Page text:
19.141 the trouble with tribbles

From: Humanist Discussion Group (by way of Willard McCarty willard.mccarty_at_kcl.ac.uk>
Date: Tue, 12 Jul 2005 06:55:15 +0100

               Humanist Discussion Group, Vol. 19, No. 141.
       Centre for Computing in the Humanities, King's College London
                     Submit to: humanist_at_princeton.edu

         Date: Tue, 12 Jul 2005 06:40:49 +0100
         From: Wendell Piez <wapiez_at_mulberrytech.com>
         Subject: Re: 19.139 the trouble with tribbles

Dear Matt,

At 02:22 AM 7/11/2005, you wrote:
>The Chronicle recently published a truly extraordinary piece of tosh
>WARNING job candidates not to blog, lest hiring committees Google them
>to reveal political passions or midnight anxieties of the soul....

>That's what we still face in many corners of the humanities, folks: a
>seething cauldron of resentment, intimidation, conservatism, and
>condescension. Matt

Undoubtedly, but I wouldn't put too much stock in it. Theirs is a
losing battle, and the condescension the attitude of heirs of an old
family who, having squandered their inheritance, now watch the
tradespeople cart the furniture, linens, silver and crystal away.

Students and young academics who heed this warning will just find, in
the end, that they have staked their careers and reputations on the
self-serving advice of a recalcitrant insiders' group bound only by
resentment, which will continue to shrink every year, whatever
dominance they may still hold in hiring and tenure committees. These
people can hurt their own programs and departments, but they can't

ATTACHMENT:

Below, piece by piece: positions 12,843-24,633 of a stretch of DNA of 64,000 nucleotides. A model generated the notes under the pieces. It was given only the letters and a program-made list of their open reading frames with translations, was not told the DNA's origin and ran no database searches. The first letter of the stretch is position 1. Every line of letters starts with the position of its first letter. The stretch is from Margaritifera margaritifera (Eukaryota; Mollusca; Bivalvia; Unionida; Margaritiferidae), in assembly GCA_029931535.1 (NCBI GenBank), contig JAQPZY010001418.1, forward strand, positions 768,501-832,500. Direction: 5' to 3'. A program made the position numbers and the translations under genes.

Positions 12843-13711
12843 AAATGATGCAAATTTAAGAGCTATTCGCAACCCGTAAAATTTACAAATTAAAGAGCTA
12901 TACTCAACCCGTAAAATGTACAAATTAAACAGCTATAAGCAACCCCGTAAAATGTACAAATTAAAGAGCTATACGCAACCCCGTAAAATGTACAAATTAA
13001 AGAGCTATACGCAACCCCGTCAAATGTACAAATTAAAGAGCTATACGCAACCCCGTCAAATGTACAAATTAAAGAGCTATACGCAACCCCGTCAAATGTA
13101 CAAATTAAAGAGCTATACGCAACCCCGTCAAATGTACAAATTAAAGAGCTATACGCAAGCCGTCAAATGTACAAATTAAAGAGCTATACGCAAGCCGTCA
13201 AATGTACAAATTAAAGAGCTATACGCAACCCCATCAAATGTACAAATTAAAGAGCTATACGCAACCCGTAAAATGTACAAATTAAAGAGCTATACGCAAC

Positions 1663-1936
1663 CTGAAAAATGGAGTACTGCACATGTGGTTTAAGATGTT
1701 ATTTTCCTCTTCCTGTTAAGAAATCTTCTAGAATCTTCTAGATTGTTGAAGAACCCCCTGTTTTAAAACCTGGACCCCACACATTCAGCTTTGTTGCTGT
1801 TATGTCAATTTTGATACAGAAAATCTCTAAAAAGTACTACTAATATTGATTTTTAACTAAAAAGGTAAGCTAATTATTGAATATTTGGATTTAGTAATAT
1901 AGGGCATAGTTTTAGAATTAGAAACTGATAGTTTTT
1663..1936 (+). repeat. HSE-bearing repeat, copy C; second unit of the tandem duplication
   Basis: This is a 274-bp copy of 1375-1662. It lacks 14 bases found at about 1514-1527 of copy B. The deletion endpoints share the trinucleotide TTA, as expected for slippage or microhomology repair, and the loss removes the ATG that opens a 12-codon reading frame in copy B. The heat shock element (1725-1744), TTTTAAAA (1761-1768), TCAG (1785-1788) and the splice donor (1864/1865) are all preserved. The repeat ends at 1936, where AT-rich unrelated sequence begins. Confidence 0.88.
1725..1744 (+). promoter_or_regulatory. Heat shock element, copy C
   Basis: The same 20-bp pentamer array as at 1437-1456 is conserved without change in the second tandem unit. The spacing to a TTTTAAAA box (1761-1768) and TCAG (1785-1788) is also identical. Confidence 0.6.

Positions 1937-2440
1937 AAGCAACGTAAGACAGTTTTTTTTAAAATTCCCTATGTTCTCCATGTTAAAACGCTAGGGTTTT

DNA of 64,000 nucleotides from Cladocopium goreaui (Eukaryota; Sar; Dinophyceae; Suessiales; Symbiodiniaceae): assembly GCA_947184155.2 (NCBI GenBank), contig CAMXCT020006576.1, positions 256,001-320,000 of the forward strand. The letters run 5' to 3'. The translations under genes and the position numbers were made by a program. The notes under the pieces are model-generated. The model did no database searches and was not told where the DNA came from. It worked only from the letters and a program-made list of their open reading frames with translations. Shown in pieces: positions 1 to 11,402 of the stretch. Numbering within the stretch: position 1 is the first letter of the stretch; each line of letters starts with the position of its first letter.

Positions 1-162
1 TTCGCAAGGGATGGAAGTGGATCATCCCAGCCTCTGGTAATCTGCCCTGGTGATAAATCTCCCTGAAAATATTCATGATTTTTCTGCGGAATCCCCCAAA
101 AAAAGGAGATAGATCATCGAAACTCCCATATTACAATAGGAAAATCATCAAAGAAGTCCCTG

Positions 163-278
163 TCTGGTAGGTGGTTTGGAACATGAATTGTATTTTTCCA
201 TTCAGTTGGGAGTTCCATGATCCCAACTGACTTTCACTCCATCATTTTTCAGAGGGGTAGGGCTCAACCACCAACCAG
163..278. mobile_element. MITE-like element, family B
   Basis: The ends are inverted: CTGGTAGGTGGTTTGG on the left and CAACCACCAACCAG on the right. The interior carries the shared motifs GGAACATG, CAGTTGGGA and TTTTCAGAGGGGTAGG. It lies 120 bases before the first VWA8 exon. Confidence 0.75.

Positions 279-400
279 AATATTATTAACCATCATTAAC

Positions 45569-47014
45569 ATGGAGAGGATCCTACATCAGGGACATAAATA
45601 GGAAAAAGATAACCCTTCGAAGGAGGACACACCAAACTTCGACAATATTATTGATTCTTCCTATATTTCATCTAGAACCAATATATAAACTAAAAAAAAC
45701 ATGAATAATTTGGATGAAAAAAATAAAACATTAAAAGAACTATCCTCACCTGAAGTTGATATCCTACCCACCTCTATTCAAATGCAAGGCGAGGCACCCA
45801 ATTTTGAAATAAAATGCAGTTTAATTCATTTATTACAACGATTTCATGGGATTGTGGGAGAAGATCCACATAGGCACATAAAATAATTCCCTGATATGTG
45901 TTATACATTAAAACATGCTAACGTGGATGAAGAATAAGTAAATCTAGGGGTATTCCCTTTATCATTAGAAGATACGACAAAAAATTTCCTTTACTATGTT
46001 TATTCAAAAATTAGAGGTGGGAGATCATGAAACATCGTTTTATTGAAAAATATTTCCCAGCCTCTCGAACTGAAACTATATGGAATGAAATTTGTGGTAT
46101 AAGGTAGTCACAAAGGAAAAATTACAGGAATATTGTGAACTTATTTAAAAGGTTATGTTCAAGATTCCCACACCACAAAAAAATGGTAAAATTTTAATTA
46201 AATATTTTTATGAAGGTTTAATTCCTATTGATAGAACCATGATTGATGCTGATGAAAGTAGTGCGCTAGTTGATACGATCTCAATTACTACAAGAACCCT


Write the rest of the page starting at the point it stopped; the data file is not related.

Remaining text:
stem a rising tide. They will find it more and more difficult to
limit their appointments to those who fear the Computer Science department.

Your blog post already put its finger on the corrective response:
that a blog is not (only) about one's obsessions, but about making
connections, laying the foundations of a healthy and engaged
intellectual life. Of course this can be done in many ways these
days, not just by blogging. Which is part of my point. It used to be
that scholarly articles in respected journals on the accession lists
of major libraries used to be *the* way to make an impression in
scholarly circles, to alert others of your existence, to find
readers, collaborators, mutual admirers. This is no longer the case.

In fact, I suspect that what really bothers the old guard is that the
hegemony of scholarly journals and elite monograph publication is now
clearly coming to an end, and they don't know what to do, since these
are the levers they know how to pull. But this demise has been
inevitable ever since the object of getting published in a journal
stopped being what it ought to be, and once was -- reaching readers
-- and lapsed into being what it has been for some time now --
providing a line on a CV. Writers who have readers are always more
vital than writers who don't. (Contact with readers is not only an
effect, it is a cause of vitality.) And departments that cultivate
scholars who engage with their communities will thrive and flourish,
whereas those that encourage scholars to do all the work up to, but
not including, really engaging with others with similar interests and
concerns, by whatever good means are available -- because once the
line on the CV is inscribed, the job is presumably done, and all that
is left is to inscribe another -- will stagnate and retreat,
eventually to be judged not worth the cost of supporting them.

Come to think of it, to the extent that this latter fate has already
been evident across Academia, maybe now we can see why. In turn, this
highlights the best answer of all: you must continue doing what you are doing.


Wendell Piez mailto:wapiez_at_mulberrytech.com
Mulberry Technologies, Inc. http://www.mulberrytech.com
17 West Jefferson Street Direct Phone: 301/315-9635
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    Mulberry Technologies: A Consultancy Specializing in SGML and XML
Received on Tue Jul 12 2005 - 02:01:28 EDT

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